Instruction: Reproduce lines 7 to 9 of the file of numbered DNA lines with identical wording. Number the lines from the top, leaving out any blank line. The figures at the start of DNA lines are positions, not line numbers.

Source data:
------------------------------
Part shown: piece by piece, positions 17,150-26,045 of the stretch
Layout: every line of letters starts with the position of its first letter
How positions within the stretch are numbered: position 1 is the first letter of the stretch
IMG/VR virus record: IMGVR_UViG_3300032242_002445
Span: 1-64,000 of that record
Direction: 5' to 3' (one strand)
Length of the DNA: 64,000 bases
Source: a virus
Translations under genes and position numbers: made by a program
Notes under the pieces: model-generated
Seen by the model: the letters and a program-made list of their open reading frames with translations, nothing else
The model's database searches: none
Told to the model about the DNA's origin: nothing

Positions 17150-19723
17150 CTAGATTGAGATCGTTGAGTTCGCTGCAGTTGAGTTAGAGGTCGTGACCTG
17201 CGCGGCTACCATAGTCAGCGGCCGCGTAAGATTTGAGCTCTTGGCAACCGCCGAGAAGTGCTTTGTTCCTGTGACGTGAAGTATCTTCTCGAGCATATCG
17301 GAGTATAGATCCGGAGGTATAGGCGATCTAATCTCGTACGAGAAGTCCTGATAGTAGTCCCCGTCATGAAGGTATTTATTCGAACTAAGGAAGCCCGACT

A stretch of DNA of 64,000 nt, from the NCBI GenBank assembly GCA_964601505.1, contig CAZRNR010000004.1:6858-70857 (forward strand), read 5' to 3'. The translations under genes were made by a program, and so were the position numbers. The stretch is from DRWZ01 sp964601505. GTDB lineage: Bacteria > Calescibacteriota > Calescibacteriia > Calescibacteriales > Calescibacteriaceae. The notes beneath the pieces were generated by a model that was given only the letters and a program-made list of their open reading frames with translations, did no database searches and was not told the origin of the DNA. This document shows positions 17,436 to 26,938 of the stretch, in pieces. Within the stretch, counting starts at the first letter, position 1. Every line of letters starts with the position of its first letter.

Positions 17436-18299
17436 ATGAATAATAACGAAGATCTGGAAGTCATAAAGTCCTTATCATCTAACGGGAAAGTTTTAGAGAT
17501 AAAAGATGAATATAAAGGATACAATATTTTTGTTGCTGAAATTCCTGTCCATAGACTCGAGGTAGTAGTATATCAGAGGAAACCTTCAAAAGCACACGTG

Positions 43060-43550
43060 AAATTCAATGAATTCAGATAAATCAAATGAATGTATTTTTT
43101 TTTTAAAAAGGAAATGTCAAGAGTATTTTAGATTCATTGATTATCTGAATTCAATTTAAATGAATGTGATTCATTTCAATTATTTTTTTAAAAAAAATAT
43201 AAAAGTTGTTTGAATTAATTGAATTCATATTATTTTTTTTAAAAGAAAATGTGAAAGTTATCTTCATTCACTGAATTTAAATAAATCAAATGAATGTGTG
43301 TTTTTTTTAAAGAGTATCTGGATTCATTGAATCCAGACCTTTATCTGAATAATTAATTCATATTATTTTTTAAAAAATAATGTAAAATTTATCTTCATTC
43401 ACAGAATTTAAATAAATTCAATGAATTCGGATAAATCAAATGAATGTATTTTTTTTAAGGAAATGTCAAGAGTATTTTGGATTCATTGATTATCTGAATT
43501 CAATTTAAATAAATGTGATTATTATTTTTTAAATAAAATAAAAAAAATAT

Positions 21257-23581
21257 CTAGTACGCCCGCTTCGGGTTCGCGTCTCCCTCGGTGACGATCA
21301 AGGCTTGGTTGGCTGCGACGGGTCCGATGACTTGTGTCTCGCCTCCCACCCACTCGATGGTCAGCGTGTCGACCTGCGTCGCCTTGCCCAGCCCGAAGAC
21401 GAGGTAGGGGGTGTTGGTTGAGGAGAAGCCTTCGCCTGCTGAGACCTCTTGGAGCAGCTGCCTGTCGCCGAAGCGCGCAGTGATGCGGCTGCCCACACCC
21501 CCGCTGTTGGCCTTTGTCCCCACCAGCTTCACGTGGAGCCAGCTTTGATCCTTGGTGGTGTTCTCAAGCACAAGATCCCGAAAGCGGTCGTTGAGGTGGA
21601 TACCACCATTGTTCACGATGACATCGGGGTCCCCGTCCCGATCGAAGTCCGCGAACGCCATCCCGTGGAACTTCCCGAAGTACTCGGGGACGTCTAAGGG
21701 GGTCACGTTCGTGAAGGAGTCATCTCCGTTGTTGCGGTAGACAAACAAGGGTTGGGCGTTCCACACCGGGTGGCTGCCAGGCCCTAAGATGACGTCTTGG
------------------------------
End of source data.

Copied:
Length of the DNA: 64,000 bases
Source: a virus
Translations under genes and position numbers: made by a program